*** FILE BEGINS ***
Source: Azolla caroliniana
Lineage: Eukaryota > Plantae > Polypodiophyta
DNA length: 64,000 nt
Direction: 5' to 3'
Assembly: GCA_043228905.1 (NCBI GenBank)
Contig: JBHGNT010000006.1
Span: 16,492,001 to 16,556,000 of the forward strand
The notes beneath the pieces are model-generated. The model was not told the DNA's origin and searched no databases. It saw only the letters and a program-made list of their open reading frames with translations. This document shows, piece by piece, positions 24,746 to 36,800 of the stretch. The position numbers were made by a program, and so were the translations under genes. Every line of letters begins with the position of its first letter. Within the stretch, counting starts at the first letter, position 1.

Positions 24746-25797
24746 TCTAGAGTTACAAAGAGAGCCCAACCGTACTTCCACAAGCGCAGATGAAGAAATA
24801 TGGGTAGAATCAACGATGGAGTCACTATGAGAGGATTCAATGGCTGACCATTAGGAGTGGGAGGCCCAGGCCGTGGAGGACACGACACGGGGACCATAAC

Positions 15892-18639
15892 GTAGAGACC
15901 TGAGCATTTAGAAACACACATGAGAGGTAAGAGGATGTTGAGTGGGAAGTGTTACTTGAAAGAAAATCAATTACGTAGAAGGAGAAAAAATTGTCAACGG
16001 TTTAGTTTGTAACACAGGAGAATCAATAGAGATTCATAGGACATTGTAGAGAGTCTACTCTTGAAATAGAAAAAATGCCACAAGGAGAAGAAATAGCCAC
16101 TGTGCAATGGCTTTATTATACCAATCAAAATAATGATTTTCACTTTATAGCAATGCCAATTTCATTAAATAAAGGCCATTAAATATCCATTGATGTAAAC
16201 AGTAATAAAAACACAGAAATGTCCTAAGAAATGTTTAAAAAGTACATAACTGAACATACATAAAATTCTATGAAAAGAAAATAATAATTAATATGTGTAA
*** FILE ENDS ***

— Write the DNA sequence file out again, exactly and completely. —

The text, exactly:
Source: Azolla caroliniana
Lineage: Eukaryota > Plantae > Polypodiophyta
DNA length: 64,000 nt
Direction: 5' to 3'
Assembly: GCA_043228905.1 (NCBI GenBank)
Contig: JBHGNT010000006.1
Span: 16,492,001 to 16,556,000 of the forward strand
The notes beneath the pieces are model-generated. The model was not told the DNA's origin and searched no databases. It saw only the letters and a program-made list of their open reading frames with translations. This document shows, piece by piece, positions 24,746 to 36,800 of the stretch. The position numbers were made by a program, and so were the translations under genes. Every line of letters begins with the position of its first letter. Within the stretch, counting starts at the first letter, position 1.

Positions 24746-25797
24746 TCTAGAGTTACAAAGAGAGCCCAACCGTACTTCCACAAGCGCAGATGAAGAAATA
24801 TGGGTAGAATCAACGATGGAGTCACTATGAGAGGATTCAATGGCTGACCATTAGGAGTGGGAGGCCCAGGCCGTGGAGGACACGACACGGGGACCATAAC

Positions 15892-18639
15892 GTAGAGACC
15901 TGAGCATTTAGAAACACACATGAGAGGTAAGAGGATGTTGAGTGGGAAGTGTTACTTGAAAGAAAATCAATTACGTAGAAGGAGAAAAAATTGTCAACGG
16001 TTTAGTTTGTAACACAGGAGAATCAATAGAGATTCATAGGACATTGTAGAGAGTCTACTCTTGAAATAGAAAAAATGCCACAAGGAGAAGAAATAGCCAC
16101 TGTGCAATGGCTTTATTATACCAATCAAAATAATGATTTTCACTTTATAGCAATGCCAATTTCATTAAATAAAGGCCATTAAATATCCATTGATGTAAAC
16201 AGTAATAAAAACACAGAAATGTCCTAAGAAATGTTTAAAAAGTACATAACTGAACATACATAAAATTCTATGAAAAGAAAATAATAATTAATATGTGTAA